how do i know that if
when A is a matrix
You need to show that.
Matrix Multiplication is not commutative.
Though it is interesting, if something is left inverse is it right inverse, by square matrices? I do not think so, (In general groups the answer is no, but these are matrices, still I think the answer is no).
inverse exists then it is also a right inverse.
I have left it to the reader to show that if one of the inverses exists then
so does the other.
However here is a a nice proof.
That A has a left inverse means that A considered as a function on R^n
(or C^n) whose action is defined by:
then A is one-one and onto from R^n to itself. Then the left inverse B is
a function such that:
But also B takes X to Y such that A(Y)=X, so
Hence a left inverse is a right inverse (or have I made some
assumption that is not valid? )
You use the fact the left and right inverses exist.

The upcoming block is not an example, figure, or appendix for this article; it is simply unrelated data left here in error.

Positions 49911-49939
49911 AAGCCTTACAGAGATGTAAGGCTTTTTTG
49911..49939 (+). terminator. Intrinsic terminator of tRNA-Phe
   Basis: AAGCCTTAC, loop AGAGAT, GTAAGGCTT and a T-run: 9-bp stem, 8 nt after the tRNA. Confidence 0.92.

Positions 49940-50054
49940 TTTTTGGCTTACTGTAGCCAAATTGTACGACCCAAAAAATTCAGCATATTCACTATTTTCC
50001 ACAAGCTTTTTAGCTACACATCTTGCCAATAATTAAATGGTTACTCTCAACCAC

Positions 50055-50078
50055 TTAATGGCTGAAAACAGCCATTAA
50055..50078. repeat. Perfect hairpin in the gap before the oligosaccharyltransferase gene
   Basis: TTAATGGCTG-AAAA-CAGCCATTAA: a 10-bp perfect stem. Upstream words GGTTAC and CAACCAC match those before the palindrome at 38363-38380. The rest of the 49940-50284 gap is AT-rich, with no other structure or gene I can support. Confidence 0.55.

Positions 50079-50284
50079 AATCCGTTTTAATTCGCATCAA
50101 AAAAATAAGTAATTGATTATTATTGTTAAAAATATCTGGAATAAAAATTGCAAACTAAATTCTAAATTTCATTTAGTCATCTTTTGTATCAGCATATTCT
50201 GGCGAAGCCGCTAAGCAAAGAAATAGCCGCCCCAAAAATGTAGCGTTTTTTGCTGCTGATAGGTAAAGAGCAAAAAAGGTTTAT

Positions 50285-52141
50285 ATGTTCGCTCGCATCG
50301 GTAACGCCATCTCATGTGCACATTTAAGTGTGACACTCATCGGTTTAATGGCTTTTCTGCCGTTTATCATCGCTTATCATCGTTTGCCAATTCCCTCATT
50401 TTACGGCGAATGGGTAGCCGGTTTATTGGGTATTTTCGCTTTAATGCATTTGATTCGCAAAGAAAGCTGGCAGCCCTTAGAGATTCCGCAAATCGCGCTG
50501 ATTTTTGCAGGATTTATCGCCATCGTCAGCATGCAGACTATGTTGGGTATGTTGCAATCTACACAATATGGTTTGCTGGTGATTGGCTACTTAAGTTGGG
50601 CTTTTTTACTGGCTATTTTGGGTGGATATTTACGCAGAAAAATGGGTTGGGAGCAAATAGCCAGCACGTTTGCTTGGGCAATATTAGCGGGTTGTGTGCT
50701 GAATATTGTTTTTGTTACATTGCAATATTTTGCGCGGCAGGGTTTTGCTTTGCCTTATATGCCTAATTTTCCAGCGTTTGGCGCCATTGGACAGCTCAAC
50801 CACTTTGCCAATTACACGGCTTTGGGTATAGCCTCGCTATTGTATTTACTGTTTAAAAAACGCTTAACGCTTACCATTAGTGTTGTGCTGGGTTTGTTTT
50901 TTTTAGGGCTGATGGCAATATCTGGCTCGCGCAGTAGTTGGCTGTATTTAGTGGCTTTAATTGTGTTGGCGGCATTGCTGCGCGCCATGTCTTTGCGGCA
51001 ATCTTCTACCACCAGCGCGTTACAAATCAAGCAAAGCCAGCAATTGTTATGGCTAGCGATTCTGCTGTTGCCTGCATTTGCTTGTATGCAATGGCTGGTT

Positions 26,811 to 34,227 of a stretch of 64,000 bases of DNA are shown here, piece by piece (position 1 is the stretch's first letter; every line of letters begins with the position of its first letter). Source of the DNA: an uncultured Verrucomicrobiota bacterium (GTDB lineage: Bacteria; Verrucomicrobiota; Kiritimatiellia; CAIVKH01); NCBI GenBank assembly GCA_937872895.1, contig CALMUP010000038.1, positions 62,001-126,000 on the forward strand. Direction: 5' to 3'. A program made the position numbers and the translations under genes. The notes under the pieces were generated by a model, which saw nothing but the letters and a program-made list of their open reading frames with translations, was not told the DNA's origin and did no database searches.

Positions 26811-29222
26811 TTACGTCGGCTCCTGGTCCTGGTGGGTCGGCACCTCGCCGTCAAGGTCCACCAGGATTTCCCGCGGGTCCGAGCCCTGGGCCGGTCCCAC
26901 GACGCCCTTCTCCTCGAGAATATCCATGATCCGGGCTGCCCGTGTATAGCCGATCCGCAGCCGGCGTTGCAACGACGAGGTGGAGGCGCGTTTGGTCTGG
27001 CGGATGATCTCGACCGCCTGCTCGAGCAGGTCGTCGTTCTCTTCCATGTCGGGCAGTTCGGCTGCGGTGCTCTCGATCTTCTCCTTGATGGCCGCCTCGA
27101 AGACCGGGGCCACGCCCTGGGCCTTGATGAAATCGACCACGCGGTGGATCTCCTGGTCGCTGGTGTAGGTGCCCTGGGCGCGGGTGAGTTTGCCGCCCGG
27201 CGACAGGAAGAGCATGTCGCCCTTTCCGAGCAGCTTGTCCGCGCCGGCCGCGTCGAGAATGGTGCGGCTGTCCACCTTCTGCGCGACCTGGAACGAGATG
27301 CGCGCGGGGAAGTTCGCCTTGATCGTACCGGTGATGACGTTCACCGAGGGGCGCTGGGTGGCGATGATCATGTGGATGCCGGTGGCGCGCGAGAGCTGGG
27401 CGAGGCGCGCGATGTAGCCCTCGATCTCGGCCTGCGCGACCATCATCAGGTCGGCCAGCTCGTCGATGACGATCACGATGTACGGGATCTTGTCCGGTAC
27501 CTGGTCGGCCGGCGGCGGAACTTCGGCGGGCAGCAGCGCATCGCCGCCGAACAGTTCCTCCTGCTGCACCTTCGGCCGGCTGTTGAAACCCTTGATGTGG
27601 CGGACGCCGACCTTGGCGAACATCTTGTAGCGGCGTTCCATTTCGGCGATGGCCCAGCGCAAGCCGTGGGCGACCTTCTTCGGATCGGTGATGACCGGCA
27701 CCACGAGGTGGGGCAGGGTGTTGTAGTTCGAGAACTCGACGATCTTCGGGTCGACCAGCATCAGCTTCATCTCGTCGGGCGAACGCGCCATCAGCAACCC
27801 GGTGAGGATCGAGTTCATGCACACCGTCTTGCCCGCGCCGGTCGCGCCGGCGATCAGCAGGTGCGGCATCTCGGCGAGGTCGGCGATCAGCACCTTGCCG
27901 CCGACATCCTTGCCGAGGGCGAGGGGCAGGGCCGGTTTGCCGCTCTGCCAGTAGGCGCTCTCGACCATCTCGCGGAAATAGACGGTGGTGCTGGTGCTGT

But he is asking if one exists then so does the other (which is what you shown right now, though I cannot say I understand your proof. One thing I do understand that you use the fact that A is matrix and not just any general binary algebraic structure thus, it that rule need not always be true in general).
"Matrix Multiplication is not commutative."
Indeed, although for inverses of matrices, it works out. Matrix multiplication is, however, associative.
(AB)^(-1)*(AB) = [(B^(-1)) * (A^(-1)) *(A) * (B)] = B^(-1) * (I) * (B)
= B^(-1) * (I) * (B) = B^(-1) * B = I
Where I is the identity matrix.
A*A^-1 if and only if A^-1*A
(CaptainBlank did. I just wish he was more careful in his proofs like me. So I can understand. He uses the style of Laplace I use the style of Lagrange).
You have shown that,
Which is not necessary by long expansion.
Simply set C=AB
Unless you were trying to show something else which I missed.